Dow nearly moves into black for '09
Up 139 early in the afternoon, the Dow fades to a 32-point gain. Oil briefly tops $73. The Treasury's 30-year bond auction is successful.
The Dow Jones Industrial Average ($INDU) made another strong run today at turning positive for the year. But last-hour weakness left it just shy of the mark yet again.
The blue-chip index closed up 32 points to 8,771 -- about five points under its Dec. 31 finish of 8,776.39.
During the day in five of the last eight sessions, the blue-chip index has traded above its 2008 close. Each time, the index has faded back into the red.
Of the five sessions, today's was possibly the most maddening for bulls.
The Dow had reached as high 8,878, a gain of some 139 points, around 1:25 p.m. ET. And swooned yet again.
But don't forget, the major indexes did end the day higher, thanks to two decent economic reports and a moderation in interest rates.
The Standard & Poor's 500 Index ($INX) and the Nasdaq Composite Index ($COMPX), while off their highs, did have their best closes of the year. The S&P 500 was up 6 points to 945; the Nasdaq added 9 points to 1,862.
To be more precise, the S&P 500's close was its best since Nov. 5.; the Nasdaq's finish was its best since October.
Futures trading suggests that stocks will open flat on Friday.
The Dow is now down less than a tenth of a percentage point for the year. The S&P 500 is up 4.6%, and the Nasdaq is sporting an 18.1% gain for the year. And the Nasdaq-100 Index ($NDX.X), up 2 points, 0.1%, to 1,497, is up 23.6% this year. The index tracks the largest Nasdaq stocks.
Retail sales rose 0.5% in May, the Commerce Department reported, which was the first gain in three months and the fourth gain in 12.
|Major indexes since rally began|
|Index||Today||Chg. since March 9||'09 Loss to March 9|
|Dow Jones Industrial Average||8,770.92||33.97%||-25.40%|
|Standard & Poor's 500 Index||944.89||39.67%||-25.10%|
|Nasdaq Composite Index||1,862.37||46.80%||-19.56%|
|Russell 2000 Index||526.08||53.26%||-31.27%|
And there was some good news for the job market: First-time jobless claims fell by 24,000 to 601,000 last week, the Labor Department said in its weekly report. Economists were looking for 615,000 claims. The four-week moving average fell by 10,500 to 621,750.
Stocks also got a big boost from the results of the government's 30-year Treasury auction, which were released at 1 p.m. ET. The bonds sold for 4.72%, the highest yield in an auction of 30-year bonds since August 2007. But bond traders had expected the yield to come in at 4.8%.
Rising energy prices -- crude oil closed nearly at $73 -- gave energy shares a boost. Energy was the best performer among the 10 sectors in the S&P 500.
|Energy prices -- New York close|
|Fri.||Thur.||Month chg.||YTD chg.|
|(per mil. BTY)|
|(per gallon; AAA)|
Financial stocks were generally winners with some exceptions. While Genworth Financial (GNW, news, msgs), Regions Financial (RF, news, msgs) and Bank of America (BAC, news, msgs) were the top performers among S&P 500 stocks.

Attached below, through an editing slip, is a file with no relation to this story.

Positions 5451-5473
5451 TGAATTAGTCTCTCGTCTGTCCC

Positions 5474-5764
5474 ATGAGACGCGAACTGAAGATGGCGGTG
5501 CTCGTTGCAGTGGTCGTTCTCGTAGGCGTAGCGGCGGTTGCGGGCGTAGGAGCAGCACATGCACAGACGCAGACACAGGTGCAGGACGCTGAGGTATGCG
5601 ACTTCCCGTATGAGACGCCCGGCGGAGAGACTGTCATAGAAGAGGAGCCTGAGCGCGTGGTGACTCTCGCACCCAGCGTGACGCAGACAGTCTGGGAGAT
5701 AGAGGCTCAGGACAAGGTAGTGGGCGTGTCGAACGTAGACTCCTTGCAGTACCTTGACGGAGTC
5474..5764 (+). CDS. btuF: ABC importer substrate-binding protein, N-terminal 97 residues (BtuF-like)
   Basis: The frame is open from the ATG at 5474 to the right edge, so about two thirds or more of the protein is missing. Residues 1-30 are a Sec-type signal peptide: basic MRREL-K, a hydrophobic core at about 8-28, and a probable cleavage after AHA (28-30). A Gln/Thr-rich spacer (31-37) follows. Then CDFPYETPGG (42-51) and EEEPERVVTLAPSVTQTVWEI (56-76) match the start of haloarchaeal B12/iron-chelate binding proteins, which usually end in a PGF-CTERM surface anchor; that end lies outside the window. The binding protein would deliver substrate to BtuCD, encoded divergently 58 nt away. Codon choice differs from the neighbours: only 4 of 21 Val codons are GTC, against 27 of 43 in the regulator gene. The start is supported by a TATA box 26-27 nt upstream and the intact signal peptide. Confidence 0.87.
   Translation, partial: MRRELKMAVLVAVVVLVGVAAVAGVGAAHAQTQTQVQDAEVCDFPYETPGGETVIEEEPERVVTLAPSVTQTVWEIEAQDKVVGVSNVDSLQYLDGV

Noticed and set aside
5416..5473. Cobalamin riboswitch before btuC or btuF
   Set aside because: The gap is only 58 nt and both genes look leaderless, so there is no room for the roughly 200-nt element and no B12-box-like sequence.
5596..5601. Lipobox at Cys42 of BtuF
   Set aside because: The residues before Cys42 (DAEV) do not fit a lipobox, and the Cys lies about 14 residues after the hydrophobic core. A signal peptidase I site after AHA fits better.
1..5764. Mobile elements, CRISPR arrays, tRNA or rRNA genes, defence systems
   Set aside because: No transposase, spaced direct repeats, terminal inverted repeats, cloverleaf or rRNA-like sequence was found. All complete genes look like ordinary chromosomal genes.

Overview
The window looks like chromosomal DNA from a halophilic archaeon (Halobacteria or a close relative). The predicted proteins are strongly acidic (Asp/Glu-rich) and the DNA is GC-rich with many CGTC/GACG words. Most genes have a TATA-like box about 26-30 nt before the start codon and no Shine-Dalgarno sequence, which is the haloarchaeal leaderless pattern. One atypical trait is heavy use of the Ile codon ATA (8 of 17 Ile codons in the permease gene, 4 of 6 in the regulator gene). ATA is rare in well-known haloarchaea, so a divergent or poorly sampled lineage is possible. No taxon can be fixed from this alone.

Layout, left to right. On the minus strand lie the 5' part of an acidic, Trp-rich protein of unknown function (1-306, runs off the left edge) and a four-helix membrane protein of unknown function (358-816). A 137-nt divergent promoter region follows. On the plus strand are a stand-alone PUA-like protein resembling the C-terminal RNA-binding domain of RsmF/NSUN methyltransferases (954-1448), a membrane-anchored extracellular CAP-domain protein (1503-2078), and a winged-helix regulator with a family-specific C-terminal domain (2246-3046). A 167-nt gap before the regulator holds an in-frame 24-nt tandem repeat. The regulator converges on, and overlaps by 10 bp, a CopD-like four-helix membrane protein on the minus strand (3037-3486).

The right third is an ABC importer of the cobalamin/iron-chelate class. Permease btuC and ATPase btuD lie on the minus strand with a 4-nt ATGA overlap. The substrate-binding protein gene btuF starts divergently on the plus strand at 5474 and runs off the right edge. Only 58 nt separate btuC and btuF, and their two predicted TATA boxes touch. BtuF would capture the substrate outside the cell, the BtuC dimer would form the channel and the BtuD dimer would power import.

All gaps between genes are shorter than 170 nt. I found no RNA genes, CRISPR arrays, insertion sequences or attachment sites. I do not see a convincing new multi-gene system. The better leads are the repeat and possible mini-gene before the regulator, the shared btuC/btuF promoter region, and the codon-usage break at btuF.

The laggards for the index included UnitedHealth (UNH, news, msgs), MBIA (MBI, news, msgs) and American Express (AXP, news, msgs).
- Top Stocks blog: Insider selling may be a warning
Genworth was up 9.5% to $6.91, with Regions up 9.3% to $4.37 and Bank of America was up 8.3% to $12.97.
UnitedHealth dropped 6.5% to $24.05, MBIA was down 5% to $5.84, and American Express fell 4% to $25.63.
Boeing (BA, news, msgs), however, was the biggest drag. Its 3.1% loss to $50.66 subtracted about 12 points from the index.
The company lowered its 20-year forecast for the commercial airplane market for the first time in at least a decade, citing the global recession, declining passenger and cargo traffic, and unpredictable fuel prices.
The internals of the market were fairly good with 21 Dow stocks showing gains, along with 298 S&P 500 stocks and 51 Nasdaq-100 stocks. New York Stock Exchange volume was 1.2 billion, about 400 million shares below normal. Nasdaq volume was 2.5 billion shares, a bit more than the usual 2.2 billion shares.
|Short hits from the markets -- New York close|
|Tues.||Mon.||Month chg.||YTD chg.|
|13-week Treasury bill||0.170%||0.175%||30.77%||47.83%|
|5-year Treasury note||2.848%||2.916%||21.35%||83.62%|
|10-year Treasury note||3.862%||3.936%||11.46%||72.10%|
|30-year Treasury bond||4.692%||4.749%||8.16%||74.36%|
|U.S. Dollar Index||79.430||80.340||0.16%||-3.31%|
|(in U.S. $)|
|U.S. $ in pounds||£0.6039||£0.6114||-2.20%||-11.02%|
|Euro in dollars||$1.4100||$1.3972||-0.44%||0.65%|
|(in U.S. $)|
|U.S. $ in euros||€ 0.7092||€ 0.7157||0.44%||-0.64%|
|U.S. $ in yen||97.83||98.22||2.63%||7.92%|
|(in U.S. $)|
|(in Canadian $)|
|(per troy ounce)|
|(per troy ounce)|
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[BRIEFING.COM] The drive for five continued today and it was a success. For the fifth straight session, the S&P 500 ended lower. Like the previous four sessions, though, the losses were fairly modest in scope. The S&P 500 declined 0.4%, bringing its total loss for the five sessions to 22 points or 1.2%. All in all, that still qualifies as a pretty tame slide considering the S&P 500 had risen 150 points, or 9.1%, over the previous eight weeks.
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